Professional Development Program






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Unit 3: Managing the Farm/Ranch Business for Long-Term Success


The USDA’s Risk Management Agency recognizes five distinct risk areas for farm and ranch businesses. Rollover the risk topics below to learn more and to consider some of the unique challenges faced by farmers and ranchers engaged in sustainable agriculture. While farmers acknowledge production risks common to agriculture, many don’t spend enough time exploring other market, labor, legal and financial risks. Encourage farm business owners to sit down with their farm team to identify such risks and then develop a risk management strategy.
  • Production Risk
  • Production Risk: Production risk is that which adversely affects yield and quality. Examples of production risk include weather, insect and disease pests, wildlife, equipment failure, input quality and neighboring production practices such as chemical drift. Perhaps the greatest production risk faced by any farmer is lack of knowledge and/or experience. Without a thorough understanding of soils, fertility and pest management, it’s quite difficult to grow healthy, high quality crops or attain financially-profitable livestock productivity.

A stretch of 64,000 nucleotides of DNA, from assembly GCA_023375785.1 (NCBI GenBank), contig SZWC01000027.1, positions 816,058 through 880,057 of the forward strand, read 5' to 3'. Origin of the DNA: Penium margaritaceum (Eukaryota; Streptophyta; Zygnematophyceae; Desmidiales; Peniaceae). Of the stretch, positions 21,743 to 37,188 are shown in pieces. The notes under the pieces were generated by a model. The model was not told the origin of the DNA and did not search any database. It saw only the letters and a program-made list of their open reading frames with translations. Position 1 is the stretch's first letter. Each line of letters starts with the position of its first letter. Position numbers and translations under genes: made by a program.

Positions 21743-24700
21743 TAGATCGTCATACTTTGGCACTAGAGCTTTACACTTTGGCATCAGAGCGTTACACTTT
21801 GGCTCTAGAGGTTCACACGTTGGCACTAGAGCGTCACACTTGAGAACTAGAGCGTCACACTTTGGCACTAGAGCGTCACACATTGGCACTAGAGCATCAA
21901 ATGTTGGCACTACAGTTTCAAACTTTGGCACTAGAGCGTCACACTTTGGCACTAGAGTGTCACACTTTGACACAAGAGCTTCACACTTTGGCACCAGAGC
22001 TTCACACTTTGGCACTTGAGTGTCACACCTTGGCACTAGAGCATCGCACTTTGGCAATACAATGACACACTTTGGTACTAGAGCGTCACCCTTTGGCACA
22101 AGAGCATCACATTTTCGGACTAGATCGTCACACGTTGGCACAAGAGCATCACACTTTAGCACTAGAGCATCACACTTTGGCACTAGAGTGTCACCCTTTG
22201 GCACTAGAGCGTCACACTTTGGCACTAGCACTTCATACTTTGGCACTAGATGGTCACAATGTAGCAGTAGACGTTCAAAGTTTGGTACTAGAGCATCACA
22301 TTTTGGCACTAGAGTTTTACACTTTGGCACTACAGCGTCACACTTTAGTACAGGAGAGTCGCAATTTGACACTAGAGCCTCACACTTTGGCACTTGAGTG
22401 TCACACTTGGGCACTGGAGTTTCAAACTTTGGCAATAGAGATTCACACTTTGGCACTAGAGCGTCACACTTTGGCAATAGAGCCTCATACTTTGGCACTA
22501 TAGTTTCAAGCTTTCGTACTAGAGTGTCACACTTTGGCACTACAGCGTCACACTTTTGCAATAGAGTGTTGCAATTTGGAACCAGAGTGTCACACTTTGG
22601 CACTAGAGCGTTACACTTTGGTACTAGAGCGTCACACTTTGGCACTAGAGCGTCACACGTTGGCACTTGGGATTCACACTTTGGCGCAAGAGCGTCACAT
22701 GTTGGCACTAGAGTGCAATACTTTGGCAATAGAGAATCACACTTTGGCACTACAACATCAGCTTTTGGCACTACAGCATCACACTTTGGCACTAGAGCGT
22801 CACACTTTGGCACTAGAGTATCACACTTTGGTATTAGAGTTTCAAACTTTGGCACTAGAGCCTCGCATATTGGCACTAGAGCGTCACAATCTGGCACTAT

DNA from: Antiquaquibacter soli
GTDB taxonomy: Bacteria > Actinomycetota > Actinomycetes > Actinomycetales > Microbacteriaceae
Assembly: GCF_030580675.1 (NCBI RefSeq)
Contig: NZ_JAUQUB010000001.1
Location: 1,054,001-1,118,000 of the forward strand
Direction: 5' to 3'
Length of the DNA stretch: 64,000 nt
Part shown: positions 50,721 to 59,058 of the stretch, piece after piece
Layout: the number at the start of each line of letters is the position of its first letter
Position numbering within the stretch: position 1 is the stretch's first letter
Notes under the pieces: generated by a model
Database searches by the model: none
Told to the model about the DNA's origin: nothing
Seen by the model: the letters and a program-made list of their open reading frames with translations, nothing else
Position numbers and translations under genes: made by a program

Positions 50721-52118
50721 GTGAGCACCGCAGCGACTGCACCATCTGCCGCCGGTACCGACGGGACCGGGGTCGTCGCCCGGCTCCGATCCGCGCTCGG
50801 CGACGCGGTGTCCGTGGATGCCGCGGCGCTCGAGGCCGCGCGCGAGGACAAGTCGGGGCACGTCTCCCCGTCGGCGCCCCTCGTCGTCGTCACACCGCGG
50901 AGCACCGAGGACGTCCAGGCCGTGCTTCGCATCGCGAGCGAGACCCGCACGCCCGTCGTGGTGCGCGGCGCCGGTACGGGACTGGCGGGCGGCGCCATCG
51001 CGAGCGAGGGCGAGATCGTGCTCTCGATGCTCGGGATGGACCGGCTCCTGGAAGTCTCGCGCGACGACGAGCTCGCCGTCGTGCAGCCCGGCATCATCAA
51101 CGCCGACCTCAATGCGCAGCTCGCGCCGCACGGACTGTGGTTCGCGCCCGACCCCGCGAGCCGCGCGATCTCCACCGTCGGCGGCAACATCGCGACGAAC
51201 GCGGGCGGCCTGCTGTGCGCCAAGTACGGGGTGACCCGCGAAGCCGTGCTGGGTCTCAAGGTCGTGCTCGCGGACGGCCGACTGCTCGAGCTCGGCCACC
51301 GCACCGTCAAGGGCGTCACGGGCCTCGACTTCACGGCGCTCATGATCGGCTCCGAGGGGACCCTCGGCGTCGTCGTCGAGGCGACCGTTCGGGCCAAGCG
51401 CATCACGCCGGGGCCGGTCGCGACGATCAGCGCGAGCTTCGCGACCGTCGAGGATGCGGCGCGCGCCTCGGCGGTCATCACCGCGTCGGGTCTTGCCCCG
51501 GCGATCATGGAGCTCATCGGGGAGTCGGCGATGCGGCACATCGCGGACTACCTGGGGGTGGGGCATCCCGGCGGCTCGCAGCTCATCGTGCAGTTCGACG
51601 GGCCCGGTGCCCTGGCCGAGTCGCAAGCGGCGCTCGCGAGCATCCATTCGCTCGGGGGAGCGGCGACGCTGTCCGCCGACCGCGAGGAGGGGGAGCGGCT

• Marketing Risk
  • Marketing Risk:¬†Marketing risks adversely affect sales volume and revenue. Examples include price volatility, competition, changes in customer preferences, poor communication skills, inadequate storage, legal or food-safety responsibilities, distribution expenses, and lack of marketing and handling knowledge. Farmers engaged in sustainable agriculture, particularly those involved in direct marketing, processing, or some other value-added enterprise, are particularly vulnerable to marketing risks.

  • Human Resource Risk
  • Human Resource Risk: Human resource risks may adversely affect productivity and management. Examples include conflicting goals within families, untimely loss of labor, lack of skilled labor, injury or illness, lack of management experience and divorce.

  • Legal Risk
  • Financial Risk
  • Financial Risk:¬†Financial risks can affect just about everything, including profitability, cash flow, loss of off-farm employment, equity and borrowing capacity or credit. Common financial risks include interest rate fluctuations, income and property tax increases, input expense increases, poor credit history, little or no operating capital, seasonal cash flow, changes in family living expense and short-term lease arrangements.

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